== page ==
TK: Normally brides go to a jewelry store to try on jewelry and see what best suits them and their overall look. Since it’s such a huge expense, jewelry shopping is typically a family affair. At times, jewelry is gifted by the in-laws. Customization is an extension of someone’s personality and I wanted that to be shown through every aspect of the wedding. I took time to conceptualize and design mood boards and sketches of 75 outfits and 6 jewelry pieces. I truly believe bespoke services are the future.
Emerald is known as “The Royal Gem,” to the Maharajas (Kings) and Maharanis (Queens) of India, where jewels are an important part of the nation’s history. The Mughal Emperors who ruled India, meticulously carved Emerald stones for settings into rings, turban ornaments, heavy bib necklaces, and encrusted the handle of daggers. The Vedic scriptures of India associate the emerald with marriage and hope. Emerald is also the symbol of love and fidelity, as well as a powerful emotive symbol of status and power.
During the Knanaya Catholic Ceremony, Tania’s husband ties a Thaali, a pendant with a cross, a symbol of Christianity, on a gold medallion shaped like a heart, shown above and below.
TK: The cross on the Thaali is made with 21 minute buds. My mother-in-law bought it during her trip to Kerala, India. I requested white gold pendant with 21 diamonds. After the wedding, I added the Thaali to a very thin platinum chain for everyday wear.
The number 21 is the result of 3X7 = the trinity (the Father, the Son and Holy Spirit) + seven sacraments. The threads to tie the Thaali around my neck are taken from the “Manthrakodi (silk sari).” Seven pieces of threads are taken and they are folded into three. This signifies three persons of the trinity and seven sacraments. The husband ties the thaali on the neck of the bride. This kind of knot is known as male knot (Aankettu) symbolizing the stability of marriage. The Thaali is considered to be the most prestigious token of love offered to her by her husband during the ceremony.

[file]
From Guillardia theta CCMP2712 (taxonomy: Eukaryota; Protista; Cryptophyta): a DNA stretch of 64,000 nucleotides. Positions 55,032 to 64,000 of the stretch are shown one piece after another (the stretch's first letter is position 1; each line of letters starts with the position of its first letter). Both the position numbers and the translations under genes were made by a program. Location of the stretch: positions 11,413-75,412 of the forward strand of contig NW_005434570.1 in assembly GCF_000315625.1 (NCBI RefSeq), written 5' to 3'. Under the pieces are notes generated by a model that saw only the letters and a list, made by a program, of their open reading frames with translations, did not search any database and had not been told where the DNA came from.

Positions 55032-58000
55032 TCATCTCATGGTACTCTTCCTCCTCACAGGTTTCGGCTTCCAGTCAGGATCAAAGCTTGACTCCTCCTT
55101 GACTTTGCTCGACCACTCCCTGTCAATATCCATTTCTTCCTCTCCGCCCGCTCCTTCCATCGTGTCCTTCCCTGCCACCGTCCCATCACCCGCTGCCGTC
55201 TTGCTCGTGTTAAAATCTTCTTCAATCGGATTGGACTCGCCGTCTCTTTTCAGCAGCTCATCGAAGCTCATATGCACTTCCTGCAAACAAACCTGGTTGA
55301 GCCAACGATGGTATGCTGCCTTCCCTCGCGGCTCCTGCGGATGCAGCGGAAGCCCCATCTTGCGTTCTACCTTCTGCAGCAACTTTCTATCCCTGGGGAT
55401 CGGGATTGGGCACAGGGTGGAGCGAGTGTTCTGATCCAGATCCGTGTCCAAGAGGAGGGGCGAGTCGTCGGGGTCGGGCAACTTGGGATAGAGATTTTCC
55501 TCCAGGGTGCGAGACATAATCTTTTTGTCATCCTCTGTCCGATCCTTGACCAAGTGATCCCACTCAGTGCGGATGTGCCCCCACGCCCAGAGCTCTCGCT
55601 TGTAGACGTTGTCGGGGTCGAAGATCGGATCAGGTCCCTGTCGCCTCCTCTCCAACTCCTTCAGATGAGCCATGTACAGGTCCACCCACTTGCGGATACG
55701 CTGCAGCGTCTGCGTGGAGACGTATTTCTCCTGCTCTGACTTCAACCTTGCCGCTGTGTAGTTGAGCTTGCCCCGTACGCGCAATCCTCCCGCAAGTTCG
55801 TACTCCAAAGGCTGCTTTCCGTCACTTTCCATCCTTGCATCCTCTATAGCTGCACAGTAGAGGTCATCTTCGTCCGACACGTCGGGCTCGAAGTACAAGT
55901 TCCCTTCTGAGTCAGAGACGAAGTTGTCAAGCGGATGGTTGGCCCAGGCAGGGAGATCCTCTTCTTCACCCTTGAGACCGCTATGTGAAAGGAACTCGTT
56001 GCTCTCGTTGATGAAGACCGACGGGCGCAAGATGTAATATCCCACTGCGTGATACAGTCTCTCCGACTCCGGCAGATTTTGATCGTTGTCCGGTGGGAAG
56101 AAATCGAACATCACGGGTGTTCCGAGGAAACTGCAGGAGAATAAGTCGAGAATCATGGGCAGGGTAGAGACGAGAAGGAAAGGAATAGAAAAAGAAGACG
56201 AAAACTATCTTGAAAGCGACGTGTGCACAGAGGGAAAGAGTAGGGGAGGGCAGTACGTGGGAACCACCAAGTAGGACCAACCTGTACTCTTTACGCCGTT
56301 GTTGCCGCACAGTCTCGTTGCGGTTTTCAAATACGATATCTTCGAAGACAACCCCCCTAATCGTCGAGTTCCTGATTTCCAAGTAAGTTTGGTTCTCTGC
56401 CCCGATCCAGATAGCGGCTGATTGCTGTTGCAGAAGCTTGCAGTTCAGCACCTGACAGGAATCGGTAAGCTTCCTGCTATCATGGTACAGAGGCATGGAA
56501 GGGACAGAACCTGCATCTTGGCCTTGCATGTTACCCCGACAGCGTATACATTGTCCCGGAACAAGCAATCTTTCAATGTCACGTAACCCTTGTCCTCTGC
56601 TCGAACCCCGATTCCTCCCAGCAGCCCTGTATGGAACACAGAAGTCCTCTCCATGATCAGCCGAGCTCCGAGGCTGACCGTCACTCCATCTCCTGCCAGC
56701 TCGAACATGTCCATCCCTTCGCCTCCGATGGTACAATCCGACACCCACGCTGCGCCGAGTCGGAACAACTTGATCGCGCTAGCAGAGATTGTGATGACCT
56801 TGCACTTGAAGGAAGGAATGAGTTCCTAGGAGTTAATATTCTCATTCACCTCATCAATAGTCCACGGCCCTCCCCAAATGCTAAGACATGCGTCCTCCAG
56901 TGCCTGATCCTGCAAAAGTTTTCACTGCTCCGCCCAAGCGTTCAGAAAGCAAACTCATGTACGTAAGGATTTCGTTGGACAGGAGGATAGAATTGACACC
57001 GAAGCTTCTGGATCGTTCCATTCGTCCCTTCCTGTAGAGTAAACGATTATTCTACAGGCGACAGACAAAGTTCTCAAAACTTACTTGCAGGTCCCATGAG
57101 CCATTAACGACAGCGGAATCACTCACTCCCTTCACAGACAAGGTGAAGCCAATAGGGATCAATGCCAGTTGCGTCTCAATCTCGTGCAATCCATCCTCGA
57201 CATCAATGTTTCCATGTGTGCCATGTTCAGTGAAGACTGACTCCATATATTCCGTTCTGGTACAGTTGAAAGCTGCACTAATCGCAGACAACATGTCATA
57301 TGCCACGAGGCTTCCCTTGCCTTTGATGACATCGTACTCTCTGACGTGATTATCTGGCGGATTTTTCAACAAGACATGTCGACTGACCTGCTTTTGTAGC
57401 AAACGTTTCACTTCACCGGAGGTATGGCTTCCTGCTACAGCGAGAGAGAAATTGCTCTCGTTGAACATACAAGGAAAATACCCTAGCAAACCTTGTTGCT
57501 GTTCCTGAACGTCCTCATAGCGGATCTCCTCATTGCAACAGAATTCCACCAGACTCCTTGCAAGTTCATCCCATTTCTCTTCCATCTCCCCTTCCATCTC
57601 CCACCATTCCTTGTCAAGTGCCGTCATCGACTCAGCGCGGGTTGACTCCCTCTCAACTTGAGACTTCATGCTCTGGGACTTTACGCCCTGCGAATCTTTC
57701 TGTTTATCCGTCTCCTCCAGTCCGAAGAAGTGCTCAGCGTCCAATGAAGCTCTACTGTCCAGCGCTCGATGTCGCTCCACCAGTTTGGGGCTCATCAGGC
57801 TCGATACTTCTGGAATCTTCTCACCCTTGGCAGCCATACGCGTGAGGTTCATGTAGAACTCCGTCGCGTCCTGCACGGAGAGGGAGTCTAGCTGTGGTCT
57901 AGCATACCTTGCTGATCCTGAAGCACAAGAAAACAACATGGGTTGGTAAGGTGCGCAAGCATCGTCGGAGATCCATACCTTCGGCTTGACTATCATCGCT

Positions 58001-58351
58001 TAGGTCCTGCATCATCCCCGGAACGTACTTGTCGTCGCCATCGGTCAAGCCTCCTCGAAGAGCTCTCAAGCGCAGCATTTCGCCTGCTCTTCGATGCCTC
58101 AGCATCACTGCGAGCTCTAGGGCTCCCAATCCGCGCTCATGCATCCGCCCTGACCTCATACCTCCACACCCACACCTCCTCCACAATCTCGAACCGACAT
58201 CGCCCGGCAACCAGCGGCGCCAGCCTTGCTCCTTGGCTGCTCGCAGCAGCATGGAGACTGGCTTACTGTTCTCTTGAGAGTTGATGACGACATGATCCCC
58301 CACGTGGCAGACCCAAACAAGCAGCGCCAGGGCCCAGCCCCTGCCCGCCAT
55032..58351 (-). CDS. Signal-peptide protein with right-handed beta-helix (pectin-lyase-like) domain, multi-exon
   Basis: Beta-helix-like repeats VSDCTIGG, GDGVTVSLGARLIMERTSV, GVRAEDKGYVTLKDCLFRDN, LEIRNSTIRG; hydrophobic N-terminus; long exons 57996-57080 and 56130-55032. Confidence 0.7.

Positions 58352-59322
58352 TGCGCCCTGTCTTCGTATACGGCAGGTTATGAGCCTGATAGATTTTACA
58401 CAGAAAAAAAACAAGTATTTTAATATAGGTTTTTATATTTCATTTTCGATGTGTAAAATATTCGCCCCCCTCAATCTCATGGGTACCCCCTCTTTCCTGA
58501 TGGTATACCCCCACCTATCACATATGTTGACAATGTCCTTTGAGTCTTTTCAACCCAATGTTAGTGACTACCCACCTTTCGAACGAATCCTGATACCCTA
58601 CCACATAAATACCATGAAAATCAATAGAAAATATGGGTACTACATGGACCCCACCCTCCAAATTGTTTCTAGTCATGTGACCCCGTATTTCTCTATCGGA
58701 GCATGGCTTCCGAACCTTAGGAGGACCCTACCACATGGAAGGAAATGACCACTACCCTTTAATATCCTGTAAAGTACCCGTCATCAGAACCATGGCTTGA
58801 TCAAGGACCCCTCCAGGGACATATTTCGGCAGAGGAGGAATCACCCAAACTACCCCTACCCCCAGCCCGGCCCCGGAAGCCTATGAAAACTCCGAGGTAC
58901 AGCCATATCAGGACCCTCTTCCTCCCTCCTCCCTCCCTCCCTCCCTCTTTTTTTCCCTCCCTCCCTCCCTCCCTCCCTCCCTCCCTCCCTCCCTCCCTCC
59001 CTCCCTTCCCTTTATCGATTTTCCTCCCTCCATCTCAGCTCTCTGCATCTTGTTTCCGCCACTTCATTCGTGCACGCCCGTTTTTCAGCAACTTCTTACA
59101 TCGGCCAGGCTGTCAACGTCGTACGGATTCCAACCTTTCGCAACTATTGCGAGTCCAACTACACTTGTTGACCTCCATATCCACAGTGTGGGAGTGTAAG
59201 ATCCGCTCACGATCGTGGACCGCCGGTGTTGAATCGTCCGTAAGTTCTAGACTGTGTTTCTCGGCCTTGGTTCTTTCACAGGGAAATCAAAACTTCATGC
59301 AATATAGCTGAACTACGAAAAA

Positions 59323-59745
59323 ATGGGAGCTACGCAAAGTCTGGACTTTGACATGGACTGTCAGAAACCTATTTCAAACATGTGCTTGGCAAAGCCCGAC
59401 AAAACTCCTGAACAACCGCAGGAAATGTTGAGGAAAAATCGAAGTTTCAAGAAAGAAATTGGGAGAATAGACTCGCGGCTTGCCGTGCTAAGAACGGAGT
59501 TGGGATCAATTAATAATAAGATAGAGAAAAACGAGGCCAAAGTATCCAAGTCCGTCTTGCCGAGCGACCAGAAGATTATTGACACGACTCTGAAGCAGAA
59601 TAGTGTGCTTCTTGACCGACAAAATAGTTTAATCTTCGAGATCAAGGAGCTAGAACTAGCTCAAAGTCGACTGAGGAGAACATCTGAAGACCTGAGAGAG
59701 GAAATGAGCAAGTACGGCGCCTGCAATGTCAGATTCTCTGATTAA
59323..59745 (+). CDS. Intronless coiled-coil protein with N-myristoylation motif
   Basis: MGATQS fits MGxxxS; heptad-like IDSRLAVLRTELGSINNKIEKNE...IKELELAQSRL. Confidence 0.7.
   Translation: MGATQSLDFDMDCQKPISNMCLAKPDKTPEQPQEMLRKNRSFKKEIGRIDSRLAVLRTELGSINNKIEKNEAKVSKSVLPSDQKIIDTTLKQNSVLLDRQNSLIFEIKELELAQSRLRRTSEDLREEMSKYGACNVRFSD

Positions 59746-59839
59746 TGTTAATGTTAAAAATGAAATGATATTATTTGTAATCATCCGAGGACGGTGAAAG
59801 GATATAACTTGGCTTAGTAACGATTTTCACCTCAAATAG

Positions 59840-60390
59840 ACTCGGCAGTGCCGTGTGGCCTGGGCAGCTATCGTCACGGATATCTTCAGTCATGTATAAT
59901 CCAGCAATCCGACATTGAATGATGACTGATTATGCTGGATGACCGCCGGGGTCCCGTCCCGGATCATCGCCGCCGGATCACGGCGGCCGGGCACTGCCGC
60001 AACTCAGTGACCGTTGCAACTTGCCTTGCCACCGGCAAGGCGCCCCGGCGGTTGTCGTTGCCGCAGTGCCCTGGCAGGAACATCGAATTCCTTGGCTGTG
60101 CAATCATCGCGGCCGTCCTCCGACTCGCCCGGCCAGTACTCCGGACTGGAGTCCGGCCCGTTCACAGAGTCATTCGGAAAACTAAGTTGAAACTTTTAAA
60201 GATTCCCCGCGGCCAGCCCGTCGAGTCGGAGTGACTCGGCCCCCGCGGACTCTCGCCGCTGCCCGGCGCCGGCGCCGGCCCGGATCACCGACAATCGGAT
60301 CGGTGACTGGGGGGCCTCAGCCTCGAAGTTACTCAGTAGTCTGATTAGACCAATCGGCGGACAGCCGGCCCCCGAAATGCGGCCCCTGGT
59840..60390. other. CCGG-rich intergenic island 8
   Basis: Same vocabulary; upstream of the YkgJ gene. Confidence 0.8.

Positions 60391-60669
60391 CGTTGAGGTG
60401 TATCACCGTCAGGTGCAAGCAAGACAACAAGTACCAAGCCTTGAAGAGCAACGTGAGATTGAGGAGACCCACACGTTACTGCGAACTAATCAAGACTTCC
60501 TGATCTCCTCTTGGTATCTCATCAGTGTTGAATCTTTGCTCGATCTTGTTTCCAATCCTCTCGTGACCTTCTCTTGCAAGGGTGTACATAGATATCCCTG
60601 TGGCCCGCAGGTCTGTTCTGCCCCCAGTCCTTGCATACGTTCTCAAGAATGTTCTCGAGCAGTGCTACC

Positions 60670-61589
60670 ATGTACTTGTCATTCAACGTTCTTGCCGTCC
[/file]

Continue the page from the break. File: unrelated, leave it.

Knanaya Catholic Reception
For the Reception, the Bride wore 22 karat yellow gold from ear to wrist. A carved “Rose” set which included a choker necklace, ear studs, and a bracelet. The set, seen below, was hand-crafted in Raipur, India by local artisans. These pieces took about three months to create, due to its intricacy.
FH: We know you followed the custom of “Something borrowed, something blue…” when selecting your jeweler. Tell us more!
TK: I followed the emerald route for my “Something New,” which consisted of emerald drop earrings plus a gold choker, studs and a bracelet. The “Something Blue,” would be the sapphire beaded ear cuffs. My “Something Borrowed” was my grandma’s marquise ruby ring, which was partnered with my mother’s wedding sari that I had repurposed into a strapless gown. This was so important to me, because it connected 3 generations of women in one look.
Shown below: “something borrowed,” a marquise ruby ring from the Bride’s grandmother.
Our sincere thanks to Tania Kottoor for sharing this stunning jewelry story with us and congrats on your nuptials! Please visit Tania’s website here.
Text, quotes, and images provided by Tania Kottoor, edited by Jackie Andrews.